MSF says Trump's refugee ban puts Syrian lives at risk
GENEVA (Reuters) - U.S. President Donald Trump's decision to stop resettlement of Syrian refugees will cost lives, medical charity Medecins Sans Frontieres (MSF) said on Monday.
"The president’s executive order will effectively keep people trapped in war zones, directly endangering their lives," MSF, also known as Doctors Without Borders, said in a statement.
“Slamming shut the doors to the United States of America, which has rigorously vetted refugees for years, is an attack on the basic accepted notion that people should be able to flee for their lives,” Jason Cone, executive director of MSF-USA, was quoted as saying in the statement.
“Every day our teams on the ground see people desperately seeking safety at closed borders and in war zones from which they cannot flee,” he said.
The U.N. refugee agency UNHCR says 4.9 million Syrians are refugees in neighboring countries, while almost a million have fled to Europe, and more than 6 million are displaced within their own country.
During the election campaign, Trump decried former President Barack Obama's decision to increase the number of Syrian refugees admitted to the United States over fears that some fleeing the country's civil war might carry out attacks.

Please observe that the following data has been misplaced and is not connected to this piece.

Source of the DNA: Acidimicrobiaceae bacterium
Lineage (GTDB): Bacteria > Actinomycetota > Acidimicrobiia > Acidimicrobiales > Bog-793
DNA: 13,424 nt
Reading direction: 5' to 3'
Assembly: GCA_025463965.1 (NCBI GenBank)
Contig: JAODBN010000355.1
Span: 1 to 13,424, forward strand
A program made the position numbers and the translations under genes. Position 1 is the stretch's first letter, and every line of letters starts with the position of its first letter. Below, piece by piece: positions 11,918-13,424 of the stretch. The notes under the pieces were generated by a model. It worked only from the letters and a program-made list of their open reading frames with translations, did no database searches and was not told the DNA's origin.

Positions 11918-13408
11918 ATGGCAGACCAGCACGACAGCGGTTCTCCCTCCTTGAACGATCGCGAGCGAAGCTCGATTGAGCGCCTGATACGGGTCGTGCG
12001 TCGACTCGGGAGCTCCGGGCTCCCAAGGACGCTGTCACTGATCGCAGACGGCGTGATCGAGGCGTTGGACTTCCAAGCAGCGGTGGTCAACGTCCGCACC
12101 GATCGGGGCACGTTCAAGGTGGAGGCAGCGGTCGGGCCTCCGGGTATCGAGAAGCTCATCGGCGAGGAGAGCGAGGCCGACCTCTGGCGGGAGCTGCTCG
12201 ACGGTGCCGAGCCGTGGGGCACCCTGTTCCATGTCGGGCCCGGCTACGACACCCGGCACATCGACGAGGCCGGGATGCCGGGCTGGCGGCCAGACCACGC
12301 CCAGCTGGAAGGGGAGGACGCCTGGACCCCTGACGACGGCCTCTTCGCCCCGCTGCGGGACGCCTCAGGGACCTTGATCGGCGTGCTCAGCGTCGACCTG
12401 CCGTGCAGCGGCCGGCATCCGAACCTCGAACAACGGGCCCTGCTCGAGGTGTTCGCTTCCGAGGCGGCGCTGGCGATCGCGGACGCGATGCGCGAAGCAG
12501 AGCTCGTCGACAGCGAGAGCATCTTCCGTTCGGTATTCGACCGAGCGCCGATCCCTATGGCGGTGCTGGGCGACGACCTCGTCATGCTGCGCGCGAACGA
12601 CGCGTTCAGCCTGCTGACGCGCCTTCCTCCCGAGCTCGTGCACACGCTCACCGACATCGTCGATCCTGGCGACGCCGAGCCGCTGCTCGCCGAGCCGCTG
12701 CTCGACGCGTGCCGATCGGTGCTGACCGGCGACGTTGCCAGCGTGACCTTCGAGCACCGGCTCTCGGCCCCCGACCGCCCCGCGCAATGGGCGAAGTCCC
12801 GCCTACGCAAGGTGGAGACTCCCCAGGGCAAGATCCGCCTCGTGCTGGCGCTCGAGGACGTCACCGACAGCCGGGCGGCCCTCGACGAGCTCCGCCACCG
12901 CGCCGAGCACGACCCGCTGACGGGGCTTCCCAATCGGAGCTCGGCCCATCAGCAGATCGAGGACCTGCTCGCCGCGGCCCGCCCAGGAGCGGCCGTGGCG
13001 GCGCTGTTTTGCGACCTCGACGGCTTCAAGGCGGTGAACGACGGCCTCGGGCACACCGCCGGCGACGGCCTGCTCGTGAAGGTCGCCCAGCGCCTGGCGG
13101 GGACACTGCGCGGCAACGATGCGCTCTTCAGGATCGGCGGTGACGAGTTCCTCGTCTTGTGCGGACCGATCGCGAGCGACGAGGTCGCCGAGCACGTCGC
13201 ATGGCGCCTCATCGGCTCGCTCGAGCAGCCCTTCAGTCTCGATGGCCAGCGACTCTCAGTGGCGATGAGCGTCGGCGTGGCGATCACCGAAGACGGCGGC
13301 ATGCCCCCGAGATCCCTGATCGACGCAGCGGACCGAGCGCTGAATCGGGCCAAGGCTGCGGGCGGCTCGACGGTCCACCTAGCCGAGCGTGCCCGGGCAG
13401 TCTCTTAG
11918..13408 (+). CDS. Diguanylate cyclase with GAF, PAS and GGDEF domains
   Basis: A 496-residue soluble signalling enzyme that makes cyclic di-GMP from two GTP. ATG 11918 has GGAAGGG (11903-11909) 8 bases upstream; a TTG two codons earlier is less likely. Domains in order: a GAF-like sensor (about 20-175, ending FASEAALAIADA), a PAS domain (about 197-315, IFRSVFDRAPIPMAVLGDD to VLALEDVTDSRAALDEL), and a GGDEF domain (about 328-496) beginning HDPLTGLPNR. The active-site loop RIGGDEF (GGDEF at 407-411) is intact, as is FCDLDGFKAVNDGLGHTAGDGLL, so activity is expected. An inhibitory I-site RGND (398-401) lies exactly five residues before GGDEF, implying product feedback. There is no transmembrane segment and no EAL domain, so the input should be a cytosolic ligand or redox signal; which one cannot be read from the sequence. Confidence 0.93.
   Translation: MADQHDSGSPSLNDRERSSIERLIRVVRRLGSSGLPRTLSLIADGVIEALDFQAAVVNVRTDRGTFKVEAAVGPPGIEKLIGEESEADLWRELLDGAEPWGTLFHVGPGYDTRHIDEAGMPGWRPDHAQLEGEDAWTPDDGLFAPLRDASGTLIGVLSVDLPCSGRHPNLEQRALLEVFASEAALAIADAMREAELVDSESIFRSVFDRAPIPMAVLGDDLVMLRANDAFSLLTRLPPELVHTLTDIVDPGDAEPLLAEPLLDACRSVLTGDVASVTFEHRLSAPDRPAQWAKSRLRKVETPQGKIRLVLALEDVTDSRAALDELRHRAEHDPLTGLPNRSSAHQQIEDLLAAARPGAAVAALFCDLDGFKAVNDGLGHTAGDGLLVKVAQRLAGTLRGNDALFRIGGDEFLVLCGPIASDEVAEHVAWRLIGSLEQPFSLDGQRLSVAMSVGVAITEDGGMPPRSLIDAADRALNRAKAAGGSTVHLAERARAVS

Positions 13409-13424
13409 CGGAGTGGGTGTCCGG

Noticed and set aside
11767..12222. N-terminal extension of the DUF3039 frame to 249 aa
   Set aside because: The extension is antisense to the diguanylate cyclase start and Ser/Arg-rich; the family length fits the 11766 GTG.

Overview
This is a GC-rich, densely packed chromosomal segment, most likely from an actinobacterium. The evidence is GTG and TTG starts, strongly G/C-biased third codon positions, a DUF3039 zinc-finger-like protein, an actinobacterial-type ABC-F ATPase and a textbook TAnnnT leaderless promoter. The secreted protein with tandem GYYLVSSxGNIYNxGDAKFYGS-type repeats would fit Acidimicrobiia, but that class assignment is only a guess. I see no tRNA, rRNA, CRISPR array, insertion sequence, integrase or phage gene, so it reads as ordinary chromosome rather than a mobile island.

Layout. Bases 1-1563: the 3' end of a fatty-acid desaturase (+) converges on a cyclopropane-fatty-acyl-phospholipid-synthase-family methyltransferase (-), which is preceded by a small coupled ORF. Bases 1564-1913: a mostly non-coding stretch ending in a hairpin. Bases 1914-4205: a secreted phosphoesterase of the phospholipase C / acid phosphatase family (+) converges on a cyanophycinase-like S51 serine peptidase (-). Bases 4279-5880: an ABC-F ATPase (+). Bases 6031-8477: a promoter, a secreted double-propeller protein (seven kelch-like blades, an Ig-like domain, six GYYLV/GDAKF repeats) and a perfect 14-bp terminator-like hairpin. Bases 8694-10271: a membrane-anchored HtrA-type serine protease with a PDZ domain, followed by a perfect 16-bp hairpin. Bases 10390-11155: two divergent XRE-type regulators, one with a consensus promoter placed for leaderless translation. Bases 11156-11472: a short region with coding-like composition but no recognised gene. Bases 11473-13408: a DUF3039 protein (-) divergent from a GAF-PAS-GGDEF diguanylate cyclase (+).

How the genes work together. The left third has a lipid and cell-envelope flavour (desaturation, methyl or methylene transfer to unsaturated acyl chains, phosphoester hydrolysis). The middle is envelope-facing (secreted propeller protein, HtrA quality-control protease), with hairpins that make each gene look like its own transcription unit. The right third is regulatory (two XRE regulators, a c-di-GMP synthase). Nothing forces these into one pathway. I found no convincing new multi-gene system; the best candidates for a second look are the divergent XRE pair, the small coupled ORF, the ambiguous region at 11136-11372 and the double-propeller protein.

Some 25,000 refugees were resettled in the United States between October and year-end under UNHCR's program for the most vulnerable, UNHCR said on Friday.
Trump's administration has banned entry of refugees and people from seven Muslim-majority countries, drawing criticism even from some prominent Republicans and protests that drew tens of thousands in major American cities.
On Sunday his administration tempered the ban by saying people who hold so-called green cards as lawful permanent U.S. residents would not be blocked.
Apart from Syria, the affected countries are Somalia, Sudan, Iran, Iraq, Yemen and Libya.
UNHCR and the International Organization for Migration (IOM) said in a joint statement on Saturday that the U.S. resettlement program was vital, and but they stopped short of criticizing the new administration's policy.
Nobody at UNHCR or IOM was immediately available to comment on Monday.
(Reporting by Tom Miles; Editing by Toby Chopra)